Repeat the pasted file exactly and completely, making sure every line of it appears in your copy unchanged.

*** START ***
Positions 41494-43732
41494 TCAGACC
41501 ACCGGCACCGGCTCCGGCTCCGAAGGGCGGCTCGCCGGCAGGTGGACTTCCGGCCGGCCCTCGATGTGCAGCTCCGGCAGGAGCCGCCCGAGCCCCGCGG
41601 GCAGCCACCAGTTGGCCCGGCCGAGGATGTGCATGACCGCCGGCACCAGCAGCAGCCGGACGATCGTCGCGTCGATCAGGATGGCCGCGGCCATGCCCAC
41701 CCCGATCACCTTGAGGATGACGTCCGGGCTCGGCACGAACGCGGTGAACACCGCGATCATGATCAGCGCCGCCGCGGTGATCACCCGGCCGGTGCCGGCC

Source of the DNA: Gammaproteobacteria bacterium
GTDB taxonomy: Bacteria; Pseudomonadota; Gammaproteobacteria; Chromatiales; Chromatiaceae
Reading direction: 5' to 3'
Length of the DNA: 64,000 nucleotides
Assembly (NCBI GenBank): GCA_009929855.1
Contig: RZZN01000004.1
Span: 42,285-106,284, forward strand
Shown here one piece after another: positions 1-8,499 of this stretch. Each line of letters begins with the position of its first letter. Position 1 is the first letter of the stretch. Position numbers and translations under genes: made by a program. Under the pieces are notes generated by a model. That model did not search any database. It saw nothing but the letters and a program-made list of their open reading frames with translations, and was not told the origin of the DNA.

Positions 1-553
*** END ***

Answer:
Positions 41494-43732
41494 TCAGACC
41501 ACCGGCACCGGCTCCGGCTCCGAAGGGCGGCTCGCCGGCAGGTGGACTTCCGGCCGGCCCTCGATGTGCAGCTCCGGCAGGAGCCGCCCGAGCCCCGCGG
41601 GCAGCCACCAGTTGGCCCGGCCGAGGATGTGCATGACCGCCGGCACCAGCAGCAGCCGGACGATCGTCGCGTCGATCAGGATGGCCGCGGCCATGCCCAC
41701 CCCGATCACCTTGAGGATGACGTCCGGGCTCGGCACGAACGCGGTGAACACCGCGATCATGATCAGCGCCGCCGCGGTGATCACCCGGCCGGTGCCGGCC

Source of the DNA: Gammaproteobacteria bacterium
GTDB taxonomy: Bacteria; Pseudomonadota; Gammaproteobacteria; Chromatiales; Chromatiaceae
Reading direction: 5' to 3'
Length of the DNA: 64,000 nucleotides
Assembly (NCBI GenBank): GCA_009929855.1
Contig: RZZN01000004.1
Span: 42,285-106,284, forward strand
Shown here one piece after another: positions 1-8,499 of this stretch. Each line of letters begins with the position of its first letter. Position 1 is the first letter of the stretch. Position numbers and translations under genes: made by a program. Under the pieces are notes generated by a model. That model did not search any database. It saw nothing but the letters and a program-made list of their open reading frames with translations, and was not told the origin of the DNA.

Positions 1-553